5 Signs That Your VP of Sales Needs To Go

For most companies, the VP of sales is a key leverage point for business growth. Both superior and deficient performance levels by the sales leader have a multiplier effect on revenues. In some cases, the fingerprints of the VP of sales are clearly all over the business results. In many more cases, it is difficult to isolate the VP’s impact especially when things are going wrong. The decision to remove and replace a VP of sales is a bold move that requires serious consideration.

Aside from missing quarterly bookings and revenue commitments, what are the signs that indicate a need for a “change in scenery” at the sales VP position?
 Here are five signs that you should replace your VP of sales:

1. No one believes the sales pipeline

When executed effectively, the sales pipeline should function like the rhythm section of a band in setting the pace for other sections. High probability sales should be factored into the near term planning of the operations and finance functions. When pipeline reviews and sales forecasts are seen as highly dubious, they are not used by other business functions often resulting in poor handling of the sales that do close. The credibility of the sales pipeline is the same as the credibility of the VP of sales.

2. Rampant infighting in the sales organization

A certain amount of tension in the sales organization is healthy when it is driven by performance accountability. Poor interpersonal relationships, especially between sales management and field sales personnel, create an unworkable situation. Acrimonious discussions, sales people too busy with customers to attend quarterly meetings, irregular or infrequent contacts between individuals or the general use of administrative staff as intermediaries between sales people and management are the most frequent symptoms. When these symptoms become pervasive in a sales organization, the blame falls on the VP of sales.

3. High unplanned turnover

Planned turnover in a sales force is actually a sign of effective sales leadership. Low performers are moved out to make way for more effective replacements or to invest more in high performers. Unplanned sales force turnover often comes from the ranks of effective performers. When high performers leave, they are not leaving their company; they are leaving their VP of sales. When a sales organization has a pattern of losing better performers and is being forced to retain its less effective sales people, the VP of sales is the culprit.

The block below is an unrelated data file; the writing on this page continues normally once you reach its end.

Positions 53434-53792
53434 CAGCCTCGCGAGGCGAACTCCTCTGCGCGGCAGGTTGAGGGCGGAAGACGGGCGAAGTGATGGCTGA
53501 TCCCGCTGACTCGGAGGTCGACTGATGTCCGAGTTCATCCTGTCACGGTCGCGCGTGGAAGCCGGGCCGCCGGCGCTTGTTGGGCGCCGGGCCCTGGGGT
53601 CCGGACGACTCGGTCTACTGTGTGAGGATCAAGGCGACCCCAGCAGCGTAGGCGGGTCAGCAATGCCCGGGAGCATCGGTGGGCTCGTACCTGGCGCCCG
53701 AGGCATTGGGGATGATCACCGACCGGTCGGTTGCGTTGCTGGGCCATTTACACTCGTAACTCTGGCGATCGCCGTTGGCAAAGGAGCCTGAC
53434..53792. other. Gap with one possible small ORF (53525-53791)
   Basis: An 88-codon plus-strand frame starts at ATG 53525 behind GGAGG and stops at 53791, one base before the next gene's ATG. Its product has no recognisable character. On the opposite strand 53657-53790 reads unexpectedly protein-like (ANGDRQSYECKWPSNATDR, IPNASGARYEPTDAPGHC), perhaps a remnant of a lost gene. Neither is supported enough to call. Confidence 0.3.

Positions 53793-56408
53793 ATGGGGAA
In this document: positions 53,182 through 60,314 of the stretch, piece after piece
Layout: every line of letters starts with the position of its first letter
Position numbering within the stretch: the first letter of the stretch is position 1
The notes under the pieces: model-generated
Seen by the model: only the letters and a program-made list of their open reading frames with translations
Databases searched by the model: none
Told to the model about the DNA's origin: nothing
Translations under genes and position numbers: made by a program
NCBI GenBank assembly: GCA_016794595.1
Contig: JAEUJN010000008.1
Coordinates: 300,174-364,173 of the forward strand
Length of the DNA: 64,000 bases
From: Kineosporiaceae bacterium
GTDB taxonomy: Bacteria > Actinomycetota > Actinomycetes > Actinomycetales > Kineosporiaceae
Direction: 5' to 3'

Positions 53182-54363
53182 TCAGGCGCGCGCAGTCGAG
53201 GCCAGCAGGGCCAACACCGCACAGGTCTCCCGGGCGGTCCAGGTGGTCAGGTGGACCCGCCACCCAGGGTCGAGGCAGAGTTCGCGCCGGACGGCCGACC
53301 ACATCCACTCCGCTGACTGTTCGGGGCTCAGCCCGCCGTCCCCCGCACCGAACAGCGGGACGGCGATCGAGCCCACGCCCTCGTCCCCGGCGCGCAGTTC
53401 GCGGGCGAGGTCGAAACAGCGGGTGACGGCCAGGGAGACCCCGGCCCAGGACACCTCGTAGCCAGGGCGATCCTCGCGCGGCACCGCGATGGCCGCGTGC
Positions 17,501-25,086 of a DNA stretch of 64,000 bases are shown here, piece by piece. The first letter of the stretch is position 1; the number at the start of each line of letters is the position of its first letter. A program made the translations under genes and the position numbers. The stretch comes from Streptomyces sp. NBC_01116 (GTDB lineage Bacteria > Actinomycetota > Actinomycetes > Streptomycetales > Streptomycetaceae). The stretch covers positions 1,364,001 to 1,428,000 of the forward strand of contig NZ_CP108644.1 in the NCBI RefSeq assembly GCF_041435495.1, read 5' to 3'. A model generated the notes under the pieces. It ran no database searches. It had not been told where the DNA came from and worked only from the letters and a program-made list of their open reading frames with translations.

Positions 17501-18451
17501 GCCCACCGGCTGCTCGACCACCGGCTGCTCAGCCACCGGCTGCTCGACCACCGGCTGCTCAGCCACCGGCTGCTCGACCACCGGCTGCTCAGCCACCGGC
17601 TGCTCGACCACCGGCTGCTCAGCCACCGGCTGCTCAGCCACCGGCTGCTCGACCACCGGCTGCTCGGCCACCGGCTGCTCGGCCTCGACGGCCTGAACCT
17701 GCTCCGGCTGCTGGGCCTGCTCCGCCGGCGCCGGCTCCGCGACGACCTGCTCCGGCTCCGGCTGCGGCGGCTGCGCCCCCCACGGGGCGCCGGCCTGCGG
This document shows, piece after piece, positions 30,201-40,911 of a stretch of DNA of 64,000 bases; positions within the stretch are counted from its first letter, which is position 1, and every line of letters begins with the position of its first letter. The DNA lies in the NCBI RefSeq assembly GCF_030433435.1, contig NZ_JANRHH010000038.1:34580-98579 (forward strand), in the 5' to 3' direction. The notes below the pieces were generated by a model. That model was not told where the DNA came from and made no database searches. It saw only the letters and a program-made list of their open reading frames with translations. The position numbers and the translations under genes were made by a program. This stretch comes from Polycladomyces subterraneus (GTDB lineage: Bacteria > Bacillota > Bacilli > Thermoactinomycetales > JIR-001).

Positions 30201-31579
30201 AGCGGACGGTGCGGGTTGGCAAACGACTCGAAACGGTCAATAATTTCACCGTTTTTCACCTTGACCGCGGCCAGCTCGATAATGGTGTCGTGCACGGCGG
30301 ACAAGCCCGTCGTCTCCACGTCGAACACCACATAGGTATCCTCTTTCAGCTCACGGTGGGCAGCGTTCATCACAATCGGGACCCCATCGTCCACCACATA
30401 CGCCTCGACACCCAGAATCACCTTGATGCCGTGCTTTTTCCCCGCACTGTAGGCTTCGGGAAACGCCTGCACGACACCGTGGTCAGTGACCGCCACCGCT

4. The inmates are running the asylum

One of the tenets of sales management is that sales activities, like prospecting, qualifying and closing, cause sales. Further, more sales activities cause more sales. If sales management is not routinely involved in the planning of individual sales activities and the review of their execution, accountability cannot be established. Individual sales people are managing their own sales activities. When this happens, the business does not have a repeatable sales process in place. This is the fault of the VP of sales.

5. They just need more time

The VP of sales has been in place for multiple sales cycles but they just need more time to execute their plan and produce targeted results. After multiple sales cycles, is sales performance at least better than it was before or is more time needed? Is there more time needed to turn poor sales performers into quota making machines? Is there more time needed for marketing to produce workable leads or product collateral needed to make sales targets? How much more time is there to give to the VP of sales?

Reaching the conclusion that a VP of sales must be replaced can be tricky business. It is often a decision taken without widespread support from investors or the board, who often advise that more time is needed. Use these five signs to challenge your thinking and ultimately cement a decision that the VP of sales must go.

About Anabaino Partners:
 Anabaino Partners fix sales organizations by rolling up their sleeves and working together with their clients. With more than 40 years of senior leadership experience, Anabaino Partners help clients achieve business goals and drive new growth.

Originally published at www.anabainopartners.com on October 19, 2017.

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